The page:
Impact on public health and economic loss in the spread of resistant strains of Enterobacter spp.
According to an article published in the January issue of the Archives of Internal Medicine, the distribution of strains resistant to third generation cephalosporins (CS III) of Enterobacter spp. harms public health and involves significant economic costs. The study was conducted by a team of scientists led by Dr. Sara E. Cosgrove (John Hopkins Hospital, Baltimore, United States).
Mortality, length of hospital stay and hospital stay were estimated in a patient cohort, which was selected from 477 patients with Enterobacter spp. Strains sensitive to CS III. In 46 patients, Enterobacter spp. Resistant to third generation cephalosporins were then isolated. The control group consisted of 113 patients, strains isolated from Enterobacter spp. who remained sensitive to CS III.
A multi-level analysis showed that in the first group of patients, the mortality was higher than in the second (26% vs 13%, p = 0.06). The mean length of hospital stay was also significantly longer in patients in the experimental group than in the control group (29.5 days vs 19 days, p less than 0.001). The treatment costs of patients in the first group were higher ($ 79,323 vs $ 40,406 p less than 0.001). The emergence of resistant strains led to an extension of the hospitalization period by 9 days and, consequently, increased costs by $ 29,379.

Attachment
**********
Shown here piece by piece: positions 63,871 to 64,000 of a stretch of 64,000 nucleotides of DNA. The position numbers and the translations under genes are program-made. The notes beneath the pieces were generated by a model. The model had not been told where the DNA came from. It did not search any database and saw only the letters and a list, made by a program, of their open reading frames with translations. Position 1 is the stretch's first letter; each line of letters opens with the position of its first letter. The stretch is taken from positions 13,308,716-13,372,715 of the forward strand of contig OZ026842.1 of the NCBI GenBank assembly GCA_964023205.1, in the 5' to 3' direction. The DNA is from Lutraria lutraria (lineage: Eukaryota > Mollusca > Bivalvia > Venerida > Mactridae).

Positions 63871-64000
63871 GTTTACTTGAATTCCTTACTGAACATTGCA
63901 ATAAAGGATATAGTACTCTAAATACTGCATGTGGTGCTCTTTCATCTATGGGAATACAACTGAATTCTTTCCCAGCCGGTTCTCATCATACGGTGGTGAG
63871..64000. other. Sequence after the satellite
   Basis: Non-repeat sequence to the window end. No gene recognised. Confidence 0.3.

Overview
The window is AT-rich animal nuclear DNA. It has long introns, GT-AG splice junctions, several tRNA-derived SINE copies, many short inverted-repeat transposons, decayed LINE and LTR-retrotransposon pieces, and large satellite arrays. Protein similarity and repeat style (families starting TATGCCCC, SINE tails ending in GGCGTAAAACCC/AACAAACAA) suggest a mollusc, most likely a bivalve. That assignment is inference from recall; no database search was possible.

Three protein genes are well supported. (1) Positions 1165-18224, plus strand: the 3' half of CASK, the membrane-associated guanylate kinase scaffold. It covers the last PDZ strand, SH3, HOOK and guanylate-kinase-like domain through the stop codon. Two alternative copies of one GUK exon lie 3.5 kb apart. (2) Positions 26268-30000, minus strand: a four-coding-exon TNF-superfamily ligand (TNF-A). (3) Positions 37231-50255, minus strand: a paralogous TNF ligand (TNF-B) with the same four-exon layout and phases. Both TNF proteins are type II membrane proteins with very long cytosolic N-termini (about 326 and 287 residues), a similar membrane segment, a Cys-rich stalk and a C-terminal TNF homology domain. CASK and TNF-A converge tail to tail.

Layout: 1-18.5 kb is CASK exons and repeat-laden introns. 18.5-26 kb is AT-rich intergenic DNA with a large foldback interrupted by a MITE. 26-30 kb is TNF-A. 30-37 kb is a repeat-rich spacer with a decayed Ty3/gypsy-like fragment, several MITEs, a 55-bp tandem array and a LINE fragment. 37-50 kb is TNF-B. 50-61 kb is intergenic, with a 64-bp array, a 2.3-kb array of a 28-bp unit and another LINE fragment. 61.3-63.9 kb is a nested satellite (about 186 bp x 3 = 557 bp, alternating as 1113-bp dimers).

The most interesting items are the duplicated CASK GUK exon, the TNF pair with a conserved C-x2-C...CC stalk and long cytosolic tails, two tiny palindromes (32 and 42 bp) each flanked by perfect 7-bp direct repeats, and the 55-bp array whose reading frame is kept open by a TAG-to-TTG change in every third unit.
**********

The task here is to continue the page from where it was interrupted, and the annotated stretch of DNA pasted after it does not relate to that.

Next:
About 10% to 20% of Enterobacter spp. resistance develops after the use of cephalosporins, so clinicians must decide for the treatment of which patients it is really advisable to prescribe CS as first-line drugs.